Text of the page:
Tags: Chapter 13, Chapter 7, U.S. Supreme Court


4 days 1 hour ago

Susanne Soederberg, a professor of political studies and global development studies at Queen’s University in Canada, is calling for the student loan industry to be, “revealed, attacked, and uprooted.”
In her article on Dollars & Sense, Soederberg says the educational finance is not part of the natural order of things. Rather, it’s part of the poverty industry, which

includes educational lending, but extends to other forms of consumer credit—such as payday loans, credit cards, sub-prime housing loans—all of which feed off of and reproduce marginalization and insecurity. The increasing reliance on expensive personal loans to replace or augment wages—as well as obtain an education—is not a natural phenomenon. Rather, it is a social construction that needs be revealed, attacked, and uprooted, not negotiated within the territory of consumer protection, which is sponsored by the debtfare state and the capitalist interests it represents.

The debtfare state, a term apparently coined by Soederberg, is what she calls a new feature of governance that exists alongside the welfare state. The system uses a set of institutional and ideological practices aimed at

regulating and normalizing the growing dependence on expensive consumer credit to meet basic needs, such as education. Personal bankruptcy law is a core regulatory feature of debtfarism, as it acts to deal with defaults in the student loan industry and to ensure the legal and moral obligation of debt—regardless of the borrower’s ability to repay.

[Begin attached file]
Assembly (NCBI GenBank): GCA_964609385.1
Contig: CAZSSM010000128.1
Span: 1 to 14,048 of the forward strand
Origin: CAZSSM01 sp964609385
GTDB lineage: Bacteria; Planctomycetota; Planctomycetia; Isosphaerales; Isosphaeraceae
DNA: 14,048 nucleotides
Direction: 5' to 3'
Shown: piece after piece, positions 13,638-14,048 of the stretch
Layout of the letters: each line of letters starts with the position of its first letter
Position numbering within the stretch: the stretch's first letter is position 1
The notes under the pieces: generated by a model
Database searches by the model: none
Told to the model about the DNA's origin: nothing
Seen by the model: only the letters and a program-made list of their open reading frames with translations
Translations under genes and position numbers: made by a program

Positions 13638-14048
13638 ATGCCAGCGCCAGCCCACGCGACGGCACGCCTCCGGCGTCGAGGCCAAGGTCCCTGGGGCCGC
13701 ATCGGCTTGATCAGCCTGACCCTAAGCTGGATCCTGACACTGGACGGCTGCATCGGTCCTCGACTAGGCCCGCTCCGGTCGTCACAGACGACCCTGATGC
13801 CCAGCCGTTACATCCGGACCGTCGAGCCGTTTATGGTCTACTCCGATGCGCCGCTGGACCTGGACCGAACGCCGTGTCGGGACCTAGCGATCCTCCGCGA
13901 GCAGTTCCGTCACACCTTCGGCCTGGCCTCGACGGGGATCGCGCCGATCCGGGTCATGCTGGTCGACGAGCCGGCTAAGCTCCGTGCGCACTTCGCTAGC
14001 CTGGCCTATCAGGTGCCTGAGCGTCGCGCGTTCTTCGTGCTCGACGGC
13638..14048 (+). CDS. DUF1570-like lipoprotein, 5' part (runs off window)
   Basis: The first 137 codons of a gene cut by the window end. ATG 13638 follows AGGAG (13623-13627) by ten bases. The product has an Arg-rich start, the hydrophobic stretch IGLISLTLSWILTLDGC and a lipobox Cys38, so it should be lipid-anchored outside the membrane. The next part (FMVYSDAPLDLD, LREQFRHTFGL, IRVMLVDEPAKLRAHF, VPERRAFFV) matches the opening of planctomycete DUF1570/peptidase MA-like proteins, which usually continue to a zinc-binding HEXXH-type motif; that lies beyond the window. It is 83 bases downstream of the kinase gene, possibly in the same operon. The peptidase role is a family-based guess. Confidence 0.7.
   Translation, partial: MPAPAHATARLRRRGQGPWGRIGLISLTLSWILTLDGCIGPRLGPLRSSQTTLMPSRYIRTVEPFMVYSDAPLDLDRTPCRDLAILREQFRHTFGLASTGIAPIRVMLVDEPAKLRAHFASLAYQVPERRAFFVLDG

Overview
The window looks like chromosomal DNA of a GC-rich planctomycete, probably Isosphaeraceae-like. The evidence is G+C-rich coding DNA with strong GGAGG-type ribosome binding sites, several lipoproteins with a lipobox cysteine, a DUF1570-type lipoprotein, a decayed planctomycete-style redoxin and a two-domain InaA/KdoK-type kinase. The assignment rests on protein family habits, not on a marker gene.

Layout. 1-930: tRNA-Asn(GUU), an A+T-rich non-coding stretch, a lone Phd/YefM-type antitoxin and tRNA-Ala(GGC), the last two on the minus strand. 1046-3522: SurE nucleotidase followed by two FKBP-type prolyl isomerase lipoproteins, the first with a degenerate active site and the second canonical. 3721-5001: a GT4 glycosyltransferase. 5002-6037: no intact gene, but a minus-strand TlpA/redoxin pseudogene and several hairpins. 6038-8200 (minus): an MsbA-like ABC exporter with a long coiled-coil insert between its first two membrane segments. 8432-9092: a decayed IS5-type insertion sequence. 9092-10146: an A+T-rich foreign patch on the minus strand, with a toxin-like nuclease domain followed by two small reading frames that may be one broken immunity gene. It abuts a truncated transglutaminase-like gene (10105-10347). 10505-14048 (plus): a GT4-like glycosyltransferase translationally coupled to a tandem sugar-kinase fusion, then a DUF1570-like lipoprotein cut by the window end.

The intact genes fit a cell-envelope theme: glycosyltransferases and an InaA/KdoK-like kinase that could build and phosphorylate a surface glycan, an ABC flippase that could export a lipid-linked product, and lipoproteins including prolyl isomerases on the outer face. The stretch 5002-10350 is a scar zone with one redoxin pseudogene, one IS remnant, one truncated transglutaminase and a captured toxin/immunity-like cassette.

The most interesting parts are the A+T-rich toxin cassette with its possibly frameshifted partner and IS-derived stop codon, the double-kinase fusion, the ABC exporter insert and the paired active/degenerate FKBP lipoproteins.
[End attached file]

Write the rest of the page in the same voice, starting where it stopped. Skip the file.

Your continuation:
In other words, the government creates a new set of laws that’s designed to keep people in debt except in only the most extreme of situations.
By creating a safety valve in the form of bankruptcy the government can punish people by forcing them into bankruptcy as it ignores the fact that it created the regulatory scheme that made it inevitable that people would need the help in the first place.
It’s akin to a diet drug manufacturer going out and buying a cupcake factory to ensure that it has enough customers who want to buy the diet drug.
Leave it to a Canadian to see things clearly.
Banks lend money to people who have been sold on the American Dream of higher education as a ticket to wealth and stability.
The more those people borrow, the more money the banks make. And the less likely they are to repay the debt, the more the bank can charge in interest to those who do make their payments.
In addition, those who fail to pay are subject to lawsuits and judgments, which lead in many cases to wage garnishments and bank account levies.
This, in turn, forces more of the population to rely on credit cards as a way to make ends meet. Here, again, the banks make more money.
All this happens as those who originally sought a way to a better financial future are kept down economically and sociologically.